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The gender gap among college undergraduates is nothing new. But at the College of Charleston, the gap is looking like more of a chasm.

With a gender ratio of about two to one – approximately 34 percent of students are male and 66 percent are female – the college is an outlier. But that ratio is not too far out of the ordinary for Charleston, say officials, who aren't fretting too much over the gap.

“I think we would like to see more male presence, but on the flip side of that, we are very strong academically,” said Donald C. Burkard, associate vice president for admissions and enrollment planning at Charleston. “Percentages don’t always tell the story.”

Chris Weekley of the Charleston class of 2014 said in an e-mail that he has “always been conscious” of the gap. “I certainly did not choose the college because of the ratio of males to females, and it does not bother me,” he said. “College is a huge change from high school in so many ways that this is just a minor one.”

The college of about 10,100 undergraduates and 1,600 graduate students has been growing its enrollment, Burkard said, but because both sexes are enrolling annually at a relatively equal pace, the difference hasn’t changed much. However, the male population is typically “somewhere around 38 percent,” not too far out of line with other liberal arts colleges, he said.

Gender gaps are nothing new, but they are problematic for colleges because they can be taken to suggest women are seeking higher education, while men are not. They can also cause awkward social environments on campuses and, if they get wide enough, may discourage men from applying.

This potential stigma has caused federal concern about admissions processes. In November the U.S. Commission on Civil Rights began an inquiry into discrimination against female applicants at liberal arts colleges. About a month later the commission chose 19 public and private colleges and universities near Washington, D.C. to investigate. The inquiry is ongoing.

Under Title IX of the Education Amendments of 1972, gender discrimination in admissions is legal only at private, single-sex undergraduate colleges. In 2006, the admissions dean at Kenyon College acknowledged in The New York Times that the comparatively low number of men who apply makes them “more valued applicants.” But Burkard said that at Charleston, a public liberal arts college, “there’s no gender bias in admissions.”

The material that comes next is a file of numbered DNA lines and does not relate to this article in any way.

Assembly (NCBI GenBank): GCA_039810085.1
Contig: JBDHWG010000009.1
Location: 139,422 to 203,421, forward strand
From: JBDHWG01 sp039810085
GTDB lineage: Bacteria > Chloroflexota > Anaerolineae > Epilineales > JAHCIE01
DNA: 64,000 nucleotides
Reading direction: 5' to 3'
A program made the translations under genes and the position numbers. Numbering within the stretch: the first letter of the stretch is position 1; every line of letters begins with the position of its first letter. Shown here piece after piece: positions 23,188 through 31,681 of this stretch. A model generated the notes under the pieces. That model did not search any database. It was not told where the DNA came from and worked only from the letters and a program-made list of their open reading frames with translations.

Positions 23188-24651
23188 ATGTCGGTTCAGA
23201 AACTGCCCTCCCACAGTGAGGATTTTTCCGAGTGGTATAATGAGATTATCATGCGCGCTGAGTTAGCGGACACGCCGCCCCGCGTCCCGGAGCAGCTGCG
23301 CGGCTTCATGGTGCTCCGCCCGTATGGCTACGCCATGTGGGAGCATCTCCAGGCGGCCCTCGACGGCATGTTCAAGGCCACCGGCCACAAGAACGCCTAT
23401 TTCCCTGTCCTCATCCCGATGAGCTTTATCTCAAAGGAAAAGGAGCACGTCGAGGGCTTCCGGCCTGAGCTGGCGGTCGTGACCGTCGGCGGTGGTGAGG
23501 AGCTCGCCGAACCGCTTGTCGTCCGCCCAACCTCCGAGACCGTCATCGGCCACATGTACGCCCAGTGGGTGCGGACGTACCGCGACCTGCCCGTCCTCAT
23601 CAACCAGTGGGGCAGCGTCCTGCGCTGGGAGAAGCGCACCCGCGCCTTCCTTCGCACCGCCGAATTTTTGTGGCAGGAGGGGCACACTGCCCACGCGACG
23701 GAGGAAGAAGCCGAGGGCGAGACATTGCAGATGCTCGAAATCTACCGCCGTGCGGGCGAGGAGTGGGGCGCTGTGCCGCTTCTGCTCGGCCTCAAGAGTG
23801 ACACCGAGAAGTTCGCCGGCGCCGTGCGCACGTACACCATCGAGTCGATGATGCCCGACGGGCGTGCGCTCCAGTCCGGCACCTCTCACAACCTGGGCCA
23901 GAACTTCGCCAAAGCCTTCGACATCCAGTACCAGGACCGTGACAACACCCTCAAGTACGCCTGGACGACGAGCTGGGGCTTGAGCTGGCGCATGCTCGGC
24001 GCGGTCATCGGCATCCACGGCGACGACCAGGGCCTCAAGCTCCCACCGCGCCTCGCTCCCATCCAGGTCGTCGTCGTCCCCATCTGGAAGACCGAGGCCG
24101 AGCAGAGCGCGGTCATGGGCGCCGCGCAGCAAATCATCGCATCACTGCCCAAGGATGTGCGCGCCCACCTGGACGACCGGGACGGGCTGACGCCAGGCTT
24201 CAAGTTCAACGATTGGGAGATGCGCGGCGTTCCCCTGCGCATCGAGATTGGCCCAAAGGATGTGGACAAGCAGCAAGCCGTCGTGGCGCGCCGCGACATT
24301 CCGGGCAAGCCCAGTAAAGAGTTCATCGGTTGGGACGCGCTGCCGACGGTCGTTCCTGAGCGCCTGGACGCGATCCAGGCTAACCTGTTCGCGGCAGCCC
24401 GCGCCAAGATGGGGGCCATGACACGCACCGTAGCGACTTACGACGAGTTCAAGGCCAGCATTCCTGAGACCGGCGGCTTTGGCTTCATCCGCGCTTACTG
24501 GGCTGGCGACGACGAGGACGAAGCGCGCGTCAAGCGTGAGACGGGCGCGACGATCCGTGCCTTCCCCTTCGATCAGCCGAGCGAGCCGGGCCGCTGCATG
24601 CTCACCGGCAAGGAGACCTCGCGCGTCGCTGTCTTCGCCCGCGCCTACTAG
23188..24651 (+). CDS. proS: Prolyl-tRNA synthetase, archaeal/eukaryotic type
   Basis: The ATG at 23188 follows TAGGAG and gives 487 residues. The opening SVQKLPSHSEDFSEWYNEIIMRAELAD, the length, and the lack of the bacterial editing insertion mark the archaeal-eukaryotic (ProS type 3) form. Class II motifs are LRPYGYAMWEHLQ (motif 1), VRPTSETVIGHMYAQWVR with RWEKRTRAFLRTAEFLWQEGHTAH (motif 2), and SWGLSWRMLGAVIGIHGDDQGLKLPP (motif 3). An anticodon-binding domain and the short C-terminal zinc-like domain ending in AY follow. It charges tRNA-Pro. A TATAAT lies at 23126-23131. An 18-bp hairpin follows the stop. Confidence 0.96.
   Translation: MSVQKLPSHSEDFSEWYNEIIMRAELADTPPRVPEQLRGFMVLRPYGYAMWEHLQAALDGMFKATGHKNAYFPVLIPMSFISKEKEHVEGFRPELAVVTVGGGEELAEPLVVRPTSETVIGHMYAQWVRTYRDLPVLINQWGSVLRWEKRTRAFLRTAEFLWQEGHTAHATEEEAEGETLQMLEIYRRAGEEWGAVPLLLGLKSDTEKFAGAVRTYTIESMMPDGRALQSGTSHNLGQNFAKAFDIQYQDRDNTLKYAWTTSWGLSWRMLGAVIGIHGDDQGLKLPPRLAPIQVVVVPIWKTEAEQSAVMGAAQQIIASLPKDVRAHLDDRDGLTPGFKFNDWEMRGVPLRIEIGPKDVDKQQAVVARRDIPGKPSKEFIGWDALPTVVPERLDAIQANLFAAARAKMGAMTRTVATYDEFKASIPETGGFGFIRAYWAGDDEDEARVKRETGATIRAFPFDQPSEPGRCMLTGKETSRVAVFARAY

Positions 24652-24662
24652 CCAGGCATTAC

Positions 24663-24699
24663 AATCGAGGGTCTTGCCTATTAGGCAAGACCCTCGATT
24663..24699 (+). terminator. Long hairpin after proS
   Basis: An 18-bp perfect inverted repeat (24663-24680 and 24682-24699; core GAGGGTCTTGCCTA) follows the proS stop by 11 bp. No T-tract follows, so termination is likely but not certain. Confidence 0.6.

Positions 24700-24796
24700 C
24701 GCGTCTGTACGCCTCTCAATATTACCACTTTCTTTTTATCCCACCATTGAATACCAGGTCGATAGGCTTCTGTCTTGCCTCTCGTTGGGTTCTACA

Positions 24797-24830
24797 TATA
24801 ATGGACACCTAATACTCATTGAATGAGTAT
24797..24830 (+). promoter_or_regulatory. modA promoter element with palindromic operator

According to an American Council of Education report published in January, the college gender gap is stabilizing for most groups except Hispanics, but it’s still significant. Undergraduate enrollment and degree distribution has remained 43 percent male and 57 percent female since about 2000, the report found. (Women account for 60 percent of graduate enrollment.) And females are expected to account for 59 percent of undergraduate enrollment by 2019, according to the National Center for Education Statistics.

A 60-40 percentage is generally considered dangerous ground. “It’s already too much of a gap,” said Barmak Nassirian, associate executive director of external relations at the American Association of Collegiate Registrars and Admissions Officers. The situation at Charleston is “obviously one of the more egregious cases of gender imbalance,” he said.

But Burkard said 66 percent-34 percent is becoming the new gap peak. “Nationally, averages are probably in the 60-40 range for schools like us,” he said. “How much we’re outside that parameter is debatable.”

Still, Charleston is making some efforts to increase its appeal to male applicants. For instance, it recently established a rugby team and a discovery informatics M.B.A., as well as international business and international studies programs. It's also stepping up its high-school male recruiting. And there has been talk – "purely talk" – about reinstating the football team that dissolved in the early 1900s. Burkard also thinks that although there is nothing explicit in the college's strategic plan aimed at closing the gap, if everything in the plan is accomplished, it could help lower the ratio.

Burkard points to many factors that make the college – and the city – more attractive to women: a strong arts culture, rich history, lots of shopping and restaurants in a beautiful setting. Charleston was also one of the first colleges to admit women and has very strong academic programs, he said.

Annaliese Hughes, a member of the College of Charleston class of 2014, agrees. “It doesn’t really bother me that there are more girls than boys, except it’s harder to get a boyfriend if that’s what someone is trying to do,” she wrote in an e-mail. Hughes, an anthropology and Spanish major from Charlotte, N.C., was aware of the male-female ratio when she applied. “The College of Charleston is a beautiful school and has great academic programs and that overrides the fact that there aren’t quite enough boys to go around.”

Besides, she added, “There are a ton of guys at the Citadel right up the street who are practically begging to meet girls at the College of Charleston."

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